Tyler Cowen's book, An Economist Gets Lunch
, is a sprawling romp through the world of contemporary American food. His subjects and ideas range from the belief that expensive food does not necessarily equal good food and that Americans should patronize a range of culturally diverse restaurants, to the notion that Asian supermarkets ought to be frequented in lieu of farmer's markets and that microwaves receive an undeserved bad reputation. Whereas books like Michael Pollan's In Defense of Food
can be summed up succinctly (in Pollan's case, "Eat food. Not too much. Mostly plants."), Cowen's take on food culture is surprisingly diffuse and diluted, though it stands out as a proponent of ethnic dining.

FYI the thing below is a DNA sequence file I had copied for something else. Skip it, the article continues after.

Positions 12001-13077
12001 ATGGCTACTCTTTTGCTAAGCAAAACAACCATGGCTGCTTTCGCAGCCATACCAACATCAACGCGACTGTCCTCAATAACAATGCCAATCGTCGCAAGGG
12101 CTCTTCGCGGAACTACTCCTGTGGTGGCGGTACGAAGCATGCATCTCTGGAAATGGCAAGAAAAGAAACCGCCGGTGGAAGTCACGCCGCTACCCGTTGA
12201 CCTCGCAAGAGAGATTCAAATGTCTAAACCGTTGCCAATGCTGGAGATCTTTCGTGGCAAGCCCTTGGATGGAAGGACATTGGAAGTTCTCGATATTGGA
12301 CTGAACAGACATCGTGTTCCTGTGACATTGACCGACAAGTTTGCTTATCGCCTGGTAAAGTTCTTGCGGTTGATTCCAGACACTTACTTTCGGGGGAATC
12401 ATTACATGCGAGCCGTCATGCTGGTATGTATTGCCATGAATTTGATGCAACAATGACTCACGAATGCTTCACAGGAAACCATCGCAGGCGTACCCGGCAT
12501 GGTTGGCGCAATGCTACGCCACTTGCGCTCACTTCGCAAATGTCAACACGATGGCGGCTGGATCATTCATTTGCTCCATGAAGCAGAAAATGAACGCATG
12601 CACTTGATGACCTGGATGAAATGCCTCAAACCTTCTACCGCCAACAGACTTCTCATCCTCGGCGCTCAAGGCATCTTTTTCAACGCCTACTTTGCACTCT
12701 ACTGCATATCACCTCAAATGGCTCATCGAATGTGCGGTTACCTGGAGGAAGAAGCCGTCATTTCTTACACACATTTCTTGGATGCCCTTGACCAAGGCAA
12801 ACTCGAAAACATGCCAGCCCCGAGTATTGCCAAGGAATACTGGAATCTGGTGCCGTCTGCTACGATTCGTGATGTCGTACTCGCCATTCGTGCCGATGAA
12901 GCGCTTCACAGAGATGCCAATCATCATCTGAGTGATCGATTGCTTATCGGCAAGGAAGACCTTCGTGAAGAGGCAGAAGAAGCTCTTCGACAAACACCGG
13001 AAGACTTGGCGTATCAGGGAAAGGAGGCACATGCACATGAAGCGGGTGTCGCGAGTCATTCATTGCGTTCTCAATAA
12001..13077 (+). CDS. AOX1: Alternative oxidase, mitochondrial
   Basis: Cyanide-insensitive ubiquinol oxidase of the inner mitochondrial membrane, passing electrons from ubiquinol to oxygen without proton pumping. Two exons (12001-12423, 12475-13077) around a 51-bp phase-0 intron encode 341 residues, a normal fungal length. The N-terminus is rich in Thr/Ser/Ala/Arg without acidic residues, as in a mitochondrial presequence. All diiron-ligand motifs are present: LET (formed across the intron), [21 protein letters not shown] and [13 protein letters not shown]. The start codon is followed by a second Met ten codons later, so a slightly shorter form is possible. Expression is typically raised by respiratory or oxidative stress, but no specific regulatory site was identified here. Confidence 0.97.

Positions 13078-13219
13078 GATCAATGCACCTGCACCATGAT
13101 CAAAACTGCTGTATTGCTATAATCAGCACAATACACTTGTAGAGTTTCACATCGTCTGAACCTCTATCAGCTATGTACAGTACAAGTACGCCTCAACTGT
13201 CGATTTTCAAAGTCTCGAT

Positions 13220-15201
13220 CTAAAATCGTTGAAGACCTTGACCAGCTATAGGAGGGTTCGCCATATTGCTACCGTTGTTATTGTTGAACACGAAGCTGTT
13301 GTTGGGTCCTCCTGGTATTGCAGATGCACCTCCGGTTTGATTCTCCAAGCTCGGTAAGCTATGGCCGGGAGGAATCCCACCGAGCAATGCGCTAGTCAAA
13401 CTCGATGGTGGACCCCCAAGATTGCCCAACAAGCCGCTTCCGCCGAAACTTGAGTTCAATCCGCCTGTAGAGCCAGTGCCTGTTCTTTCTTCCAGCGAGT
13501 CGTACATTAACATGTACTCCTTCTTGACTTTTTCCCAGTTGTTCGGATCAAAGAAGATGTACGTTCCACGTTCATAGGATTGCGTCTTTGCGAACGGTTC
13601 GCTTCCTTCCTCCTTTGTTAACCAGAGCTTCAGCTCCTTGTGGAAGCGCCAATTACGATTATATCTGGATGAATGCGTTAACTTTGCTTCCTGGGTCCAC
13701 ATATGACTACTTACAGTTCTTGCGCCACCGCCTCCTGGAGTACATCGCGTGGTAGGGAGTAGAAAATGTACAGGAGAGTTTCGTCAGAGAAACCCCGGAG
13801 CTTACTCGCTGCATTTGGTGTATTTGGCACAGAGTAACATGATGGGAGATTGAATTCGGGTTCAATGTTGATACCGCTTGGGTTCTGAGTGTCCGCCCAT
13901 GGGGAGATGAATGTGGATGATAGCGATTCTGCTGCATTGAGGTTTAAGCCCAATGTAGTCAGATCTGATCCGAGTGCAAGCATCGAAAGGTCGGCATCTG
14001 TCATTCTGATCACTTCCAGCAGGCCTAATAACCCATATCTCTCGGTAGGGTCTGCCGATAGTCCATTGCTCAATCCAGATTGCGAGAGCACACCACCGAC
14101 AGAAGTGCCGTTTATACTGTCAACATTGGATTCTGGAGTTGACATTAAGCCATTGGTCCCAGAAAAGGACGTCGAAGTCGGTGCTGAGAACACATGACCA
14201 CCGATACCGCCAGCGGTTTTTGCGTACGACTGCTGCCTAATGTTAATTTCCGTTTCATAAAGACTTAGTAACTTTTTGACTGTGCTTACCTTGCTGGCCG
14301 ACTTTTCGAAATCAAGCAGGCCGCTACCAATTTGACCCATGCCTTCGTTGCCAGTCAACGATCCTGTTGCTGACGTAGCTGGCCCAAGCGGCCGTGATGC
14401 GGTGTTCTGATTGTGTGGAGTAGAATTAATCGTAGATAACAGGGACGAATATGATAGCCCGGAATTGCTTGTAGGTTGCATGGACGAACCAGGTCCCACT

Portions of An Economist Gets Lunch
could be excerpted to make wonderful editorials because Cowen's chapters are crafted as fairly self-sustaining entities...
Beyond the Book
In An Economist Gets Lunch
, Tyler Cowen frequently references writers who have shaped the way people think about the culinary arts. These writers are not chefs, but critics who look at the role food plays in modern society. The field has grown so popular that there are actually specialist courses teaching the art of food writing. Understanding a little bit about the following food critics can enhance a reader's experience of eating, dining, and food criticism in general:
- MFK Fisher: Born in Michigan in 1908, Mary Frances Kennedy Fisher explored France's culinary traditions in Dijon from 1928 through 1932. She then moved to California and over the following decades continued to work, write, teach and travel, exploring the culinary worlds of Vevey...